November 13, 2012
When I was still in art school, I posited an art-making strategy of decommissioning functional objects. The idea being that any man-made object lacking a function would therefore be art.
The “dark nature of consumerism’ was… the target of Shawn Wolfe’s anti-brand, Beatkit, which began life in 1984 and expired according to plan in 2000. Professional-looking advertisements and promotional materials proclaimed the virtues of a product line that had no clear function and did not actually exist. The most enigmatic of these items, the ‘Remover Installer’, resembles a machine part or a sealed electronic component… The ultimate incomprehensibility of the Remover Installer, even though it appears in some images to exist in solid form, satirizes the abstract nature of branding’s transcendent calls to the consumer.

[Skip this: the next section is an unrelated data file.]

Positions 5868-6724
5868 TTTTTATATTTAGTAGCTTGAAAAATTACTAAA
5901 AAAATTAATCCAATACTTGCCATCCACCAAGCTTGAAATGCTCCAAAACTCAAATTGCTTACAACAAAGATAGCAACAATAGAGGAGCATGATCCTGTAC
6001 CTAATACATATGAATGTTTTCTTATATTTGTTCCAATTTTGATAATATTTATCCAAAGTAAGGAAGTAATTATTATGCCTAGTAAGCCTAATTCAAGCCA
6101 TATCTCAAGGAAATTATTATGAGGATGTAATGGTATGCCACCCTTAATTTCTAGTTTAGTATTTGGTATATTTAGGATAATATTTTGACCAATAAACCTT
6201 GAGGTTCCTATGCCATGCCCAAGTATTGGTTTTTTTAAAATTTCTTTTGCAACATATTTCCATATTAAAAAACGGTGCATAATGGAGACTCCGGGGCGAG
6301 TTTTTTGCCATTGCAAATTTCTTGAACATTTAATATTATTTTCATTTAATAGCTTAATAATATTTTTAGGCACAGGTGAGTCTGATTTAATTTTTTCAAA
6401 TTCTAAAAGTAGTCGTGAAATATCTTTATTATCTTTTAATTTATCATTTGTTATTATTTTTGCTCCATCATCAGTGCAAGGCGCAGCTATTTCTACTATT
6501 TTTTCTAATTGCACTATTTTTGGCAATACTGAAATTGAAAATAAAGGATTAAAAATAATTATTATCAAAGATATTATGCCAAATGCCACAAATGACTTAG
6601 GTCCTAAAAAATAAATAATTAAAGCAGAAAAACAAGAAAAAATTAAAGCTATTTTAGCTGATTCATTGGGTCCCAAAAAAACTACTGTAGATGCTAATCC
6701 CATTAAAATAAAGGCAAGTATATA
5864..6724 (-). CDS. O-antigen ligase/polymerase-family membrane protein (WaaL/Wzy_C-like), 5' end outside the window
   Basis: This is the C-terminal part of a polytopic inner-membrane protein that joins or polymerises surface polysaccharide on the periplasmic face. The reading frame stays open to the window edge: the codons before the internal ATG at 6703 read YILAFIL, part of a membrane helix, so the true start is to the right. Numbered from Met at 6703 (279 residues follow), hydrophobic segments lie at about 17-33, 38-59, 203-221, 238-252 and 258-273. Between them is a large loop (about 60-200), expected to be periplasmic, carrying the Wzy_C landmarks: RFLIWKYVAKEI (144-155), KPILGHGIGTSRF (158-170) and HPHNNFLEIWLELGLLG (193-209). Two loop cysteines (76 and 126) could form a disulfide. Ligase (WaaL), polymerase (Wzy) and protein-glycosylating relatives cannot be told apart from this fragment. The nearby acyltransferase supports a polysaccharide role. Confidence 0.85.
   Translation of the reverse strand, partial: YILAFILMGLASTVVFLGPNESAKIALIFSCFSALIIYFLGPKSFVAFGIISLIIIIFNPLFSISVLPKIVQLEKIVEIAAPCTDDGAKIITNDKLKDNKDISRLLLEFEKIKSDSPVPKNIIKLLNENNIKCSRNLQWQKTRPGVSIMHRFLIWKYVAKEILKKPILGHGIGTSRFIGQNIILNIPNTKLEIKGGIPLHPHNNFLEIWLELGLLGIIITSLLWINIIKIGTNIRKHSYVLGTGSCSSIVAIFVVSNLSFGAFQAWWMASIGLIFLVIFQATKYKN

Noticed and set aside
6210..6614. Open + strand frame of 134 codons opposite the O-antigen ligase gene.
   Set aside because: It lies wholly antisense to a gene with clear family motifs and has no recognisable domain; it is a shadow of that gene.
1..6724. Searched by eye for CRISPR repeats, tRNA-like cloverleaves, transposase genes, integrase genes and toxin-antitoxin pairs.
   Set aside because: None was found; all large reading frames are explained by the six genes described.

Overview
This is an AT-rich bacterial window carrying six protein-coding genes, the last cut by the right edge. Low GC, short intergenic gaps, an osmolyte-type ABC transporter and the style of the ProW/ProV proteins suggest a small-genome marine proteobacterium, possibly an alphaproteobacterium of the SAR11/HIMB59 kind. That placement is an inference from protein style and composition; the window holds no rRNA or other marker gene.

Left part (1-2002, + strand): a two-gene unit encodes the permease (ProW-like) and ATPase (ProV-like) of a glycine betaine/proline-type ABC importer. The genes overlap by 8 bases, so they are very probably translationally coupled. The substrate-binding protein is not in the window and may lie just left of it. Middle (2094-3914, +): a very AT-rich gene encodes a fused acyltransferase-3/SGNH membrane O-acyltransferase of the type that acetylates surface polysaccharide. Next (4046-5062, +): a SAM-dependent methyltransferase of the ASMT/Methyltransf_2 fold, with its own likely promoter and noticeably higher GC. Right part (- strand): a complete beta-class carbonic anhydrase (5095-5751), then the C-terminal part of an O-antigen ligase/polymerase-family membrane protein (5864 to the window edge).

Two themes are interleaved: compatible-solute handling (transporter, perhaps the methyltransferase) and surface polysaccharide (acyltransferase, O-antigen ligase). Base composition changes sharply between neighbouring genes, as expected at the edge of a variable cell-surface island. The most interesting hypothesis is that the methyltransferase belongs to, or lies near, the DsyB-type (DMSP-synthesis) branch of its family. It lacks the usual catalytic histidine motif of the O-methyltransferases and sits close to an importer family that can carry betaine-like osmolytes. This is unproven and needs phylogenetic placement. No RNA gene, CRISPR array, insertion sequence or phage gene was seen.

Rick Poyner, No More Rules: Graphic Design and Postmodernism
Beatkit™ was a brand without a product that promised to cease and desist in the year 2000, which it did. Beatkit’s mantra was “the general gloss of falsity is our only product”, which was a long-winded way of saying “Beatkit: it’s all lies.” So despite what I say it actually did have a product, the RemoverInstaller™, which was a baby rattle type of device except with no rattle and no moving parts. It had no function or utility of any kind, except to inspire an ad campaign around itself, Panic Now. Panic Now was similar to other real-world ad campaigns, except it dispensed with any pretense to romance or amuse you and instead just focused on the naked howling truth of all ads, i.e. “Stop whatever you’re doing and look at this. You don’t even know what it is but you need it. Don’t try to reason your way through it or out of it, just panic. Now.”
As Real As It Gets runs from November 16 till December 22. It opens on Thursday, November 15: 6-8 pm.
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